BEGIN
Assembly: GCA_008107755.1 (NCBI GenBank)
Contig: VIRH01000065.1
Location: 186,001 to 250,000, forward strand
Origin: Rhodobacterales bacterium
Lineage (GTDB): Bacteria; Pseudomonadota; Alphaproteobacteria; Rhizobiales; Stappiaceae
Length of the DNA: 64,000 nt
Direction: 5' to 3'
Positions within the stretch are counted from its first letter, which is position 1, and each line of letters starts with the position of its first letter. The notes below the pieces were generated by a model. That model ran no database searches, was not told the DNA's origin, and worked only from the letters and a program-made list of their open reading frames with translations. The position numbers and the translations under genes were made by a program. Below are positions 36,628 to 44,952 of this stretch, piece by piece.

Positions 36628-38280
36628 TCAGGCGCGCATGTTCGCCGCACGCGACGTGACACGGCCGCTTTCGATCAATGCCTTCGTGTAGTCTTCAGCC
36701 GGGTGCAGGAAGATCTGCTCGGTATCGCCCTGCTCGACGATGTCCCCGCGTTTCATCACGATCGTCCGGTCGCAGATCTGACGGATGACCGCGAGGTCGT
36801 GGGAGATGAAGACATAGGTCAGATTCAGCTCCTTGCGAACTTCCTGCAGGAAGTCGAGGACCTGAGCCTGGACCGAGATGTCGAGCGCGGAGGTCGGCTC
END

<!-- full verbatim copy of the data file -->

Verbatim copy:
Assembly: GCA_008107755.1 (NCBI GenBank)
Contig: VIRH01000065.1
Location: 186,001 to 250,000, forward strand
Origin: Rhodobacterales bacterium
Lineage (GTDB): Bacteria; Pseudomonadota; Alphaproteobacteria; Rhizobiales; Stappiaceae
Length of the DNA: 64,000 nt
Direction: 5' to 3'
Positions within the stretch are counted from its first letter, which is position 1, and each line of letters starts with the position of its first letter. The notes below the pieces were generated by a model. That model ran no database searches, was not told the DNA's origin, and worked only from the letters and a program-made list of their open reading frames with translations. The position numbers and the translations under genes were made by a program. Below are positions 36,628 to 44,952 of this stretch, piece by piece.

Positions 36628-38280
36628 TCAGGCGCGCATGTTCGCCGCACGCGACGTGACACGGCCGCTTTCGATCAATGCCTTCGTGTAGTCTTCAGCC
36701 GGGTGCAGGAAGATCTGCTCGGTATCGCCCTGCTCGACGATGTCCCCGCGTTTCATCACGATCGTCCGGTCGCAGATCTGACGGATGACCGCGAGGTCGT
36801 GGGAGATGAAGACATAGGTCAGATTCAGCTCCTTGCGAACTTCCTGCAGGAAGTCGAGGACCTGAGCCTGGACCGAGATGTCGAGCGCGGAGGTCGGCTC